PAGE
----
Choose a plan that fits your budget         

Your financial circumstances may have changed – for instance, you may have more medical expenses than you used to, or a drop in income due to retirement. Even if your finances are stable and you are happy with your plan, it is wise to “shop around” and compare pricing on the various plans.

There is a wealth of information on the Medicare site,, including a link to the Medicare plan finder. “You may find a plan that offers the same level of coverage but at a lower cost,” Ryan said. “Every year, more people are taking an active role in reviewing their options and switching plans that cost less for the same coverage.” However, it is important to note that if you are happy with your current plan and it meets all of your health and medication needs at a price you can afford, you can stay with your current plan. If you are doing so, you do not need to do anything.

Compare plans’ quality ratings

In addition to cost comparisons, the Medicare plan finder provides a one- to five-star rating system to grade plans. Ratings are available for several factors, including complaint resolution, customer service, customer experience, overall plan performance, and helping members to manage chronic conditions or stay healthy with screening tests and vaccines.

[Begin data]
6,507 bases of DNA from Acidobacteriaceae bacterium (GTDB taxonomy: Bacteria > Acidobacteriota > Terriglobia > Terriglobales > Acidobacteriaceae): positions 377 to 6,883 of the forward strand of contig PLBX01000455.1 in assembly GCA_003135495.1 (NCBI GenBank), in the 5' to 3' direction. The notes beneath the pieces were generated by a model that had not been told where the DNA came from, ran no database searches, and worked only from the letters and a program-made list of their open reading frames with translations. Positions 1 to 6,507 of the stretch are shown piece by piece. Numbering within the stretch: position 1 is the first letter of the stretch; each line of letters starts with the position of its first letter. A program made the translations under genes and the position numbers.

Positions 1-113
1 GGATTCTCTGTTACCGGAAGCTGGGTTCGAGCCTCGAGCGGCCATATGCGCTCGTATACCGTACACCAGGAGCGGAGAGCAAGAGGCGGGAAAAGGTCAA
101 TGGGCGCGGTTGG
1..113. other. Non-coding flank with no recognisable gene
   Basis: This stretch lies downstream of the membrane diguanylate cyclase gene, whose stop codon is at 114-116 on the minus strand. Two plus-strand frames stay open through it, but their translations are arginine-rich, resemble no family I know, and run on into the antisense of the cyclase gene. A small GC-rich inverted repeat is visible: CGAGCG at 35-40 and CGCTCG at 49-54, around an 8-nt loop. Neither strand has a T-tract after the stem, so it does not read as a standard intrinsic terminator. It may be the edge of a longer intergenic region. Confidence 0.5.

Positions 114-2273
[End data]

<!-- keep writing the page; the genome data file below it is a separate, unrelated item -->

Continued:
“A lot goes into those ratings,” Ryan said. “You want to consider the quality of your Medicare and prescription drug plan to ensure you are getting the most for the services you are paying for.”

Get help with Medicare         

How one navigates Medicare choices and decisions is up to the individual. “You may be comfortable ‘shopping’ and enrolling online yourself,” Ryan said. “Or you may want to consult with a broker or your financial advisor or take advantage of the free Medicare counseling programs available.”

Take a deep breath and avail yourself of the resources that are there for you. These resources include the following:

  • The Apprise program offers Medicare beneficiaries free personalized assistance including help with reviewing Medicare coverage options and enrollment.
  • The Center for Advocacy for the Rights & Interests of the Elderly (CARIE) makes presentations about Medicare for groups year-round and provides one-on-one counseling to beneficiaries during open enrollment. For more information, contact CARIE at 215-545-5728.
  • offers information about all the parts of Medicare and supplemental insurance (Medigap), as well as online tools to enroll in or change health and prescription drug plans, including costs and coverage information, and plan comparison tools. Information is also available by calling 1-800-MEDICARE (1-800-633-4227). TTY users can call 1-877-486-2048.
  • The Social Security Administration’s website,, provides information about applying for Medicare; the Extra Help program, which provides help with Medicare prescription drug plan costs; and rules for Medicare beneficiaries with higher incomes. Information is also available by calling 1-800-772-1213. TTY users can call 1-800-325-0778.